Penney Road project draws opposition, prompts Planning Board questions

| Joanne Cole |

A November 17 public hearing and site plan review on an application by Scott Liberty for a building on Penney Road featured dueling dictionary definitions of “greenhouse” and ended with the planning board referring the matter to the town attorney for a comprehensive review. 

At issue is a proposed 70 x 100 s.f. windowless metal building that would house a commercial medical marijuana cultivation operation in the Rural Residential district on Penney Road, near its junction with Intervale Road.  No retail or customer-facing activity is anticipated.   

Both the intended use and the details of the project are under challenge.  

“Greenhouse” vs. “greenhouse.”  A principal issue is whether the proposed structure and use are permitted in the Rural Residential district.  The answer may depend on how “greenhouse” is defined. 

As town planner Scott Hastings outlined to the board, “commercial greenhouses” are permitted in the Rural Residential district, subject to site plan review.  But “greenhouse” is not defined in the ordinance.  (Find a link to the current ordinance here.).  

The attorneys were ready with different dictionaries.      

Representing neighbors who oppose the project, attorney Larry Zuckerman shared several definitions, including one from the International Building Code, that emphasize glass or translucence and the role of sunlight in warming greenhouse plants and soil.  A windowless metal building that relies on high-intensity lights rather than sunshine cannot be considered a greenhouse, he argued. 

Attorney Hannah King, representing applicant Scott Liberty, argued that function, rather than any specific design, is the essence of a greenhouse.  Her preferred dictionary defines a greenhouse as a “structure enclosed (as by glass) and used for the cultivation or protection of tender plants.”  The parentheses indicate that glass is optional, not essential, King said.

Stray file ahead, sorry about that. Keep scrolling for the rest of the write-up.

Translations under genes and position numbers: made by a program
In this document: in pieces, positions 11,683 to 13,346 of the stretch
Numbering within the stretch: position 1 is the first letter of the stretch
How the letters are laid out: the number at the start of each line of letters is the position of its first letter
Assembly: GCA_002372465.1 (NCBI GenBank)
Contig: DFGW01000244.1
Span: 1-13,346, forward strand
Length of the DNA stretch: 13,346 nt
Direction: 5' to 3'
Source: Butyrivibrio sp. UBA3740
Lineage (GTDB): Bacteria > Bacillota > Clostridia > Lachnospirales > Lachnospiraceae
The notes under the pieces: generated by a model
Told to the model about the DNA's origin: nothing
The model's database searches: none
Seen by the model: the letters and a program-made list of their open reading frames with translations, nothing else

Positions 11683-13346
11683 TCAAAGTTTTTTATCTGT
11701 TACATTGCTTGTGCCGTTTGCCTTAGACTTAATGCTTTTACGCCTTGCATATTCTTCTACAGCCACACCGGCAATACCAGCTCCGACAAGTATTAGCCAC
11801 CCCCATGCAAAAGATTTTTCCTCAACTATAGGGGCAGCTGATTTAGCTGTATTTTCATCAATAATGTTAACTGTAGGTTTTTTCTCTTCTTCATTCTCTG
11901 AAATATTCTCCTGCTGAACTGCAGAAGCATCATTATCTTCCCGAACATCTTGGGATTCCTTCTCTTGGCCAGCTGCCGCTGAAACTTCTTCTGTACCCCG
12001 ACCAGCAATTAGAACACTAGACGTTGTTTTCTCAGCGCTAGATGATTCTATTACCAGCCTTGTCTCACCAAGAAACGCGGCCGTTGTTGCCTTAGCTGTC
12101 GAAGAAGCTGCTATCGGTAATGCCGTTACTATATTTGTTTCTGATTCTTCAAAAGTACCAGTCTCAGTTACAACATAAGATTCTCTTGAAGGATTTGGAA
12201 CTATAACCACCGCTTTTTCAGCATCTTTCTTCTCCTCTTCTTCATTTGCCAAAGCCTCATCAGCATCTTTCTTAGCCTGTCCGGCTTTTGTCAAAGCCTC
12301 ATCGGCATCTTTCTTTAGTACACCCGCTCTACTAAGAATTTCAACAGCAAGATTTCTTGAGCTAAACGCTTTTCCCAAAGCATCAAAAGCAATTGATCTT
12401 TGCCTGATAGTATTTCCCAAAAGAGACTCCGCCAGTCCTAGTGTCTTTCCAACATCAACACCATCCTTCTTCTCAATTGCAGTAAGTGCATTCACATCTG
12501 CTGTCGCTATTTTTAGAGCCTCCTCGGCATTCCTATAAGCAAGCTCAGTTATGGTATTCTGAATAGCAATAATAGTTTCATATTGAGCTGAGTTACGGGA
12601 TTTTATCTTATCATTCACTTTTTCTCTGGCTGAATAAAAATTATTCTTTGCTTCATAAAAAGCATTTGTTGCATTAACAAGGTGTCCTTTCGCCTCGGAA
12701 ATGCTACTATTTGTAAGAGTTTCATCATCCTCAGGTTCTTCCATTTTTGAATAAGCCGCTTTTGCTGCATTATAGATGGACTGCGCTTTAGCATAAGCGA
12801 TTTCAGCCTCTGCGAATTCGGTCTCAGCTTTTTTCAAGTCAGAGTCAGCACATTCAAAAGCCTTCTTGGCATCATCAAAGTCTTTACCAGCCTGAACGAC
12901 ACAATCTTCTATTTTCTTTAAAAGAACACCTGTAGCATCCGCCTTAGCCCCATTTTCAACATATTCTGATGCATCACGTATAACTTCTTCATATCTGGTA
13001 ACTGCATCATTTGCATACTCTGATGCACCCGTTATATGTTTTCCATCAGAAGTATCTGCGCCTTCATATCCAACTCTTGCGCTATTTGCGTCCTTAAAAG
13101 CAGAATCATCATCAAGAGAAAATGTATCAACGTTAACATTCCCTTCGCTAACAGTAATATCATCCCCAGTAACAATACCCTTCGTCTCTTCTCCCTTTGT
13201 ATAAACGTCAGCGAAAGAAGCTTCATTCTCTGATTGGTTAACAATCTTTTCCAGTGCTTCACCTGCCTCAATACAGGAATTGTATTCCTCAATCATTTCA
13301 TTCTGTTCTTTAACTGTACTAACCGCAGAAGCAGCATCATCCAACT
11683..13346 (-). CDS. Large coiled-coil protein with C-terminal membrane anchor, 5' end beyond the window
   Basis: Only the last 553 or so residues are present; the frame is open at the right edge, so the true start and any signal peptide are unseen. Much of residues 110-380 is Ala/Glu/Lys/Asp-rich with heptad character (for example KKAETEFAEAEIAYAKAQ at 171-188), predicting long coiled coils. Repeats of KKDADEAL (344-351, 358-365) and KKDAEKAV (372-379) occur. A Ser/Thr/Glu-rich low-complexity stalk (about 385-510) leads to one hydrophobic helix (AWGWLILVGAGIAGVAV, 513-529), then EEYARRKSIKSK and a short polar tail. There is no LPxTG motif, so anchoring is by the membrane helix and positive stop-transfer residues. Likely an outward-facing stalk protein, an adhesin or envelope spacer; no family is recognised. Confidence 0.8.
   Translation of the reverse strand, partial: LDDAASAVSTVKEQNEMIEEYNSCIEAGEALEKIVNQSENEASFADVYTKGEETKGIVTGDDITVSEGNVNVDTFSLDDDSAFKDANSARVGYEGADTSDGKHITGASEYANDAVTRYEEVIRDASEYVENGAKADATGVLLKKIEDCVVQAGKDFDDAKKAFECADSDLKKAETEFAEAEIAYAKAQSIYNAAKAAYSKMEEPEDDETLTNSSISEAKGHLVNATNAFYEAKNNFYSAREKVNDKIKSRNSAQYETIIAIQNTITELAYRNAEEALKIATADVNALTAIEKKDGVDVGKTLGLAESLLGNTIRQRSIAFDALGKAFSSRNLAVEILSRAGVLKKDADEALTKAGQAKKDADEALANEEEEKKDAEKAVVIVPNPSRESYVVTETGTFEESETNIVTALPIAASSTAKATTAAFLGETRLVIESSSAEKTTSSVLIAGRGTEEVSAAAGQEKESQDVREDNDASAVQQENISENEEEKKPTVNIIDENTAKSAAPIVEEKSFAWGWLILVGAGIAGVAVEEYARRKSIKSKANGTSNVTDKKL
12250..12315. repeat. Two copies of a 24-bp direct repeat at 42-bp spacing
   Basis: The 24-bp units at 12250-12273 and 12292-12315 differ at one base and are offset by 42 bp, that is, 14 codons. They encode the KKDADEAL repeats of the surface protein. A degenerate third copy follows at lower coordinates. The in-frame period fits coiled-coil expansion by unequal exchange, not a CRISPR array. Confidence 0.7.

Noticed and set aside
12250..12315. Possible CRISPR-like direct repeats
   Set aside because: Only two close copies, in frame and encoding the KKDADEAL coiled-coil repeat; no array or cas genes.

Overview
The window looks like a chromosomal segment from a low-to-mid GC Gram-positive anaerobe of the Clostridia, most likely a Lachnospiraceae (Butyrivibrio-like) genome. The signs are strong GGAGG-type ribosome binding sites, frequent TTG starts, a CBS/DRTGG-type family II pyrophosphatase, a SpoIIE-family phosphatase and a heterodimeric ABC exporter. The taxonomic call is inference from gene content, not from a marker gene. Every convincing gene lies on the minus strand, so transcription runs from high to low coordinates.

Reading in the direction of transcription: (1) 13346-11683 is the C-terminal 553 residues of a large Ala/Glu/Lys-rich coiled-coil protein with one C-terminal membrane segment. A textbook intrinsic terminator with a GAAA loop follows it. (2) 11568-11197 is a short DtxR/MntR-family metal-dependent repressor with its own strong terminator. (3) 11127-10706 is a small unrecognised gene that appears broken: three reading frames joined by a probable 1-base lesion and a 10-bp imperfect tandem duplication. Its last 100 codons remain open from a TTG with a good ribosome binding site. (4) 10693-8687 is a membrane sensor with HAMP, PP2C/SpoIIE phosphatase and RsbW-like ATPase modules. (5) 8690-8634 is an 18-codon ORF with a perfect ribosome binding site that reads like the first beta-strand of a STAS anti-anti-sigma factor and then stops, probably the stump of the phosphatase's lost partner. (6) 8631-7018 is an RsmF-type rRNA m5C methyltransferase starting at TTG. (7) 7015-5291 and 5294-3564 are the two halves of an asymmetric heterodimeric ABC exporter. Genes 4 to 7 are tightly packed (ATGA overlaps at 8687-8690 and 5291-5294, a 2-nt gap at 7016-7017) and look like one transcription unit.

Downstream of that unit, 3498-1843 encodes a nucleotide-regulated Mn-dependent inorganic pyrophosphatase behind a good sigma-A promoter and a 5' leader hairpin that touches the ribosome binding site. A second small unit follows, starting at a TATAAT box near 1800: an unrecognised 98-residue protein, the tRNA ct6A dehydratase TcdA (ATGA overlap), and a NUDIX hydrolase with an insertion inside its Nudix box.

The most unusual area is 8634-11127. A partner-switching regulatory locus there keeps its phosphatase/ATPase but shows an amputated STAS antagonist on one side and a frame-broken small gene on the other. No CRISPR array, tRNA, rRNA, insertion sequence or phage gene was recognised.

Town code enforcement officer Debra Parks Larrivee apparently agreed with King’s view that enclosed cultivation is enough to make this a commercial greenhouse.   

Board members were clearly uncomfortable with that conclusion. They discussed whether they are bound by the code officer’s interpretation, and they put that question at the top of the list for the town attorney. 

Applicant vs. tenant/end user.  Further complicating the picture is who is—or who isn’t—before the board.  Applicant Scott Liberty acknowledged that he will not run the facility but will instead lease to an as-yet-unknown tenant. 

As a result, operational questions-—hydroponic vs. soil, organic or not, tiered or not—that affect the facility’s water use, need for pesticides, density, and other matters, are unknown.  Without information on the operation, its scale and processes, and how many caregivers will be cultivating, Zuckerman argued, the board cannot assess possible impacts and risks. The town could even be sanctioning an unlawful caregiver-grower “collective.” 

“Really, this is not the applicant you should be evaluating,” said Zuckerman. Without a tenant and plan, even if this were deemed to be a greenhouse, “you have absolutely no evidence to evaluate whether this would in fact be a safe and hazard-free operation,” he said.